An improvised life: composer Ola Gjeilo

An interview with New York’s up and coming Norwegian composer and pianist

Photo courtesy of Ola Gjeilo The Norwegian-born composer says he feels at home and relaxed in New York.

Photo courtesy of Ola Gjeilo
The Norwegian-born composer says he feels at home and relaxed in New York.

Victoria Hofmo
Brooklyn, N.Y.

In January, I had the pleasure to hear a concert by the University of Southern Denmark’s Chamber Choir. One piece they sang, “Ubi Caritas,” was incredibly moving—haunting and ancient. I was taken aback when their director, Saul Zaks, explained that it was composed by a contemporary Norwegian composer who now lives in New York, Ola Gjeilo.

I got curious—who was this composer? He has composed two volumes of choral Christmas Carols. One includes “The Coventry Carol,” one of my favorites that is not heard enough. His rendition has rich tones, unexpected inflections, and a pace quickening to unending motion, then softly ending in a hush. It has a similar quality to his “Ubi Caritas,” which was a hymn traditionally sung on Maundy Thursday during the washing of the feet ceremony and is believed to date back to sometime between the fouth and 10th century. “The Coventry Carol” also has a biblical connection, to the Massacre of the Innocents by Herod. It was the lullaby sung by mothers to their condemned children. Both pieces hark back to a tradition of voice as sole instrument.

Gjeilo also experiments in other genres. He has also composed a “Sunrise Mass” for orchestra and choir. Some of his pieces reflect his Norse roots: “Tundra” and “Northern Lights.”

One project I found interesting was “Piano Improvisations.” It was recorded with three pianos forming a triangle, so that the sound envelopes the listener. On his website, Gjeilo explains how this work was created by one pianist: “Producer Morten Lindberg suggested recording a few tracks where I would play layers of two or three pianos, which I thought was a great way to really exploit the surround sound potential on a solo album. We moved the piano between each take, eventually constituting a triangle, and the listener is sitting in the middle in a surround system setup.”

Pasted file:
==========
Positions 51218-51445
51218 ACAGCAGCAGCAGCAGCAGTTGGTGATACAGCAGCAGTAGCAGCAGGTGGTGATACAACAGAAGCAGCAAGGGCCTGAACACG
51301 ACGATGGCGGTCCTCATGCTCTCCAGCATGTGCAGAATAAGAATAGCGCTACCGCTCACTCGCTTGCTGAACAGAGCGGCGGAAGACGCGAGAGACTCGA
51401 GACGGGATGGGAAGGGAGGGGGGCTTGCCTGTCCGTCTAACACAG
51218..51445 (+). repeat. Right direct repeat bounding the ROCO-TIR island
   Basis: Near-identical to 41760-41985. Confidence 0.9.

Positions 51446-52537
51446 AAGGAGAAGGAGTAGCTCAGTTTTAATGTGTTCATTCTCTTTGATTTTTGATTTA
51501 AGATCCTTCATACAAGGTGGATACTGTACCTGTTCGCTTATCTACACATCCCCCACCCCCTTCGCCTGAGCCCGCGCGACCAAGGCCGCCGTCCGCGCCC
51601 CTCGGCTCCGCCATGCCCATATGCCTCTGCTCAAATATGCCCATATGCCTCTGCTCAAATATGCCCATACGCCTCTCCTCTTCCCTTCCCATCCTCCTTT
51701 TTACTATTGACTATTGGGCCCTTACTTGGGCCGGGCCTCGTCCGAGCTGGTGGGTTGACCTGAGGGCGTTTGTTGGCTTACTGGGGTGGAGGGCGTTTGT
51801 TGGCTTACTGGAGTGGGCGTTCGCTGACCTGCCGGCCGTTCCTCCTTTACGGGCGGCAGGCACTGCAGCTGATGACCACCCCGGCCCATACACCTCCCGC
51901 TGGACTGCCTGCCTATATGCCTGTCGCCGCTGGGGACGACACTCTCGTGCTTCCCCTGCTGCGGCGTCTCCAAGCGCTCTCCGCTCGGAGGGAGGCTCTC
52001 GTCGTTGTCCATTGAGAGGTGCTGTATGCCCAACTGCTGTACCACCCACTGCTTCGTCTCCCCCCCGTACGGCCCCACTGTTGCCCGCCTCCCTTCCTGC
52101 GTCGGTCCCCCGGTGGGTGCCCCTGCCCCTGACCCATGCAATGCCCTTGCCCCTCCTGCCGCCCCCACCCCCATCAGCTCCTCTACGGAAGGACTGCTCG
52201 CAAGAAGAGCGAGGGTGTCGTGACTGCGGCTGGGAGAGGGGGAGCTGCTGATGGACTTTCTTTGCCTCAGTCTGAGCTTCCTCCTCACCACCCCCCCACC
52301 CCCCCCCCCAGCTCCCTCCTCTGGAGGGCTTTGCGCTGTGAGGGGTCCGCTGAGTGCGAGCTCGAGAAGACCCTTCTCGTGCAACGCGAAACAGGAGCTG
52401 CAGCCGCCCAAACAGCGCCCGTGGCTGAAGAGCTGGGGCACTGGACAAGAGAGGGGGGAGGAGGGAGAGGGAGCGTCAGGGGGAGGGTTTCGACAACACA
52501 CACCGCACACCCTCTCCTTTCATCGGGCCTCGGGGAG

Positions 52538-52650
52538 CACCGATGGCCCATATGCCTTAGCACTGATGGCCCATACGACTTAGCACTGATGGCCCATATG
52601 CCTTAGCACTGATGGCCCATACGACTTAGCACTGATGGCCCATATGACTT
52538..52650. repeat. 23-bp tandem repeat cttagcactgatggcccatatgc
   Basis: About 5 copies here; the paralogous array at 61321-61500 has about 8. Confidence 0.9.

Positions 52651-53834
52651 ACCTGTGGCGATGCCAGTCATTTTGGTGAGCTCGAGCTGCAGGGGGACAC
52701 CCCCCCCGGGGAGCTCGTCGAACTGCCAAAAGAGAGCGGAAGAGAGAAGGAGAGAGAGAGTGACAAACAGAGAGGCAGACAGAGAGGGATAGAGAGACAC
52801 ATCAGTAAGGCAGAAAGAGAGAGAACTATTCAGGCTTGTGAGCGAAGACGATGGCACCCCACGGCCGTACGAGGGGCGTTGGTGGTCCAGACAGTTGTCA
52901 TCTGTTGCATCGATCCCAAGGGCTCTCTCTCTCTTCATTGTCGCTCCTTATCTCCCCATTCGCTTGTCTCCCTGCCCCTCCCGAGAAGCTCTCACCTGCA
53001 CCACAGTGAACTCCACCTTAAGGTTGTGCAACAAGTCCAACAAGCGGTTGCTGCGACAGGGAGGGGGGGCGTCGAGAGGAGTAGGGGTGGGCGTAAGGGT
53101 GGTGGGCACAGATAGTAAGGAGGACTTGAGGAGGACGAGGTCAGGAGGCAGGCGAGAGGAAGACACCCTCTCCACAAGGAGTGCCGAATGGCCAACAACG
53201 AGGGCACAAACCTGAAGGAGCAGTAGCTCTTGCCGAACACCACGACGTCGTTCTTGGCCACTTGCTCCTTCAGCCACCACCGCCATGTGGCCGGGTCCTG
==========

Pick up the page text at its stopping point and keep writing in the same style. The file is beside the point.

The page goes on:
I had the great fortune to interview the innovative Ola Gjeilo. He spoke to me about his life in music.

Victoria Hofmo: Can you speak a little about your upbringing?

Ola Gjeilo: I grew up in Norway, Skui, about 20 kilometers from Oslo. A semi-rural town. My father is from Geilo, a very well-known ski resort midway between Oslo and Bergen.

VH:When did your interest in music begin?

OG: I started earlier than I can remember. My grandfather gave us a piano when I was one; I started playing as soon as I could reach the keys. I started improvising right away. I had a good ear as a child, so I could hear and play back without sheet music.

VH: Where did you study?

OG: I started taking piano classes at seven. I am really happy about that because learning to improvise early gave me a kind of freedom later as a composer and pianist. I wasn’t dependent on sheet music. I also went to a music high school.

VH: Why musical composition?

OG: I don’t think I had a choice. From when I was a little kid that was what I wanted to do—be a composer and a pianist. I never thought of anything else.

VH: Do you prefer to compose or perform?

OG: I am primarily a composer. That is how I make a living. But they are such different things. I wouldn’t want to be without either of them. Composing is the creative basis for everything I do.

VH: When did you come to N.Y.?